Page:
Cigar City has won a Gold Medal for its Humidor Series IPA at the National Beer Championships and a Gold Medal at the Great American Beer Festival for its Minaret ESB.
Following the panel discussion will be a four-course dinner from 7:15 p.m. – 9:30 p.m., each course being paired with a beer from select panelist’s breweries. During the meal, the BOP will host a Beer Silent Auction, an opportunity to bid on unique and collectible items from a variety of breweries including autographed, one-of-a-kind items from the country’s finest breweries.
After the dinner comes the Pennsylvania BrewPub Festival from 9:30 p.m. – 11:30 p.m. Participating BOP members include: Barley Creek Brewing Co., Berwick Brewing Co., Boneshire Brew Works, Brewery at Hershey, Collusion Tap Works, Covered Bridge Brewhaus, Elk Creek Cafe + Aleworks, Hop Hill Brewing Co., Round Guys Brewing Co., Roy-Pitz Brewing Co., Saucony Creek Brewing Co., and Wolf Brewing Co.
For the second consecutive year, Meeting of the Malts will also include the Legislative Growler Awards, an honor that recognizes a person or organization the BOP considers a partner in the industry, one who continually strives to promote and protect Pennsylvania’s craft beer industry. Honorees will be announced at a later date.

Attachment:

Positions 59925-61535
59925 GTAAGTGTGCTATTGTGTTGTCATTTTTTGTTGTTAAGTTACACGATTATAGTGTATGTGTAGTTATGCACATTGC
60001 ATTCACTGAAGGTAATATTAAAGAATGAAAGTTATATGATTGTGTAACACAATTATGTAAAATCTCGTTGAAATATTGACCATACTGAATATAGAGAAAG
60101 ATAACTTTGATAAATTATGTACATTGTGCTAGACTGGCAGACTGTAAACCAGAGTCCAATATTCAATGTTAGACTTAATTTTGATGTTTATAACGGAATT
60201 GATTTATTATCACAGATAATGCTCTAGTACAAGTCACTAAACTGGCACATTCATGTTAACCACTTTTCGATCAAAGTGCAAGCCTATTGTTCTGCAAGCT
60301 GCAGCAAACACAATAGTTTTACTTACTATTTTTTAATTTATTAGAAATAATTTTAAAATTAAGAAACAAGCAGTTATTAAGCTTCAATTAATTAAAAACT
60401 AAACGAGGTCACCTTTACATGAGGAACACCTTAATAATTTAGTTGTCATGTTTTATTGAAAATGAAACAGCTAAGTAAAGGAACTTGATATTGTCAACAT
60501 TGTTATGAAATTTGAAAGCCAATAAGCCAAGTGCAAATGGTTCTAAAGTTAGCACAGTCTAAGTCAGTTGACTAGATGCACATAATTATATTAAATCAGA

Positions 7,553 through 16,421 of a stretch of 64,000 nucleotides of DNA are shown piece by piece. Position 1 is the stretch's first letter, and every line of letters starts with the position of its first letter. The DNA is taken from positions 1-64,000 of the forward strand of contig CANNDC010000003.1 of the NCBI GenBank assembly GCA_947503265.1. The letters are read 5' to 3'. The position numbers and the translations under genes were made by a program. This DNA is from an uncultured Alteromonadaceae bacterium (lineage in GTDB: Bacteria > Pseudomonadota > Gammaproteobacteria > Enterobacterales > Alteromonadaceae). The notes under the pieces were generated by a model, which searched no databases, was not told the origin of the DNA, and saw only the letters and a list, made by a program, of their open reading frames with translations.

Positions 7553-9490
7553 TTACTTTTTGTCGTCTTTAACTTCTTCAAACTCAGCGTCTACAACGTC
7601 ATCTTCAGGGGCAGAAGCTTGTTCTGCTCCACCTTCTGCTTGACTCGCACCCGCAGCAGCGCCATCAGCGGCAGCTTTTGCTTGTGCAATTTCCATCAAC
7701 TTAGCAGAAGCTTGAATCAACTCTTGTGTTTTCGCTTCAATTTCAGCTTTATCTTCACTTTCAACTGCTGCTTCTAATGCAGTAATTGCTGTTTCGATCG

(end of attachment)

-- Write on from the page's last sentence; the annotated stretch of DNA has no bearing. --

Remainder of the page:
Artsquest Center at SteelStacks is located at 711 First St., Bethlehem, PA. Accommodations deadline for the Sands Casino Resort Bethlehem is August 9.
About the Brewers of Pennsylvania – The Brewers of Pennsylvania is a 501c6 trade association that brings together leaders of Pa.-based breweries in order to promote and protect the brewing industry in the state. The Brewers of Pennsylvania, a strong and influential organization, serves the consuming public of Pa. by encouraging brand diversity in the market. BOP members employ an estimated 10,000 employees earning $296 million in wages and generating $1.1 billion in direct economic benefits to communities throughout the state. Its signature annual event is the popular Meeting of the Malts. #supportPAbeer
Copyright 2018 – all rights reserved
Did you realize that today is the beginning of Philly Beer Week? It is – and I’m looking forward to checking out Beer Under the Big Top at the Navy Yard tomorrow and other events throughout the next week.
While I’m as excited as always to try new beer and talk about it with other beer fans, I feel like I haven’t seen much buzz or news generated about this year’s PBW. The HOG relay has been running through the city today, and Opening Tap is about to happen at the Fillmore…but I wouldn’t know that except for being on the Philly Beer Week email list. In past years, I’ve seen a lot more collaborative media pushed out by breweries, so, to be honest, PBW 2018 kind of snuck up on me.
I’m trying not to read too much into it – but it does make me wonder…has the craft beer industry become complacent about reaching out to the general public? Is it satisfied with the 12.7% overall market share in 2017, as reported by the Brewers Association? https://www.brewersassociation.org/statistics/national-beer-sales-production-data/ Has it given up on the battle cry of 20% by 2020?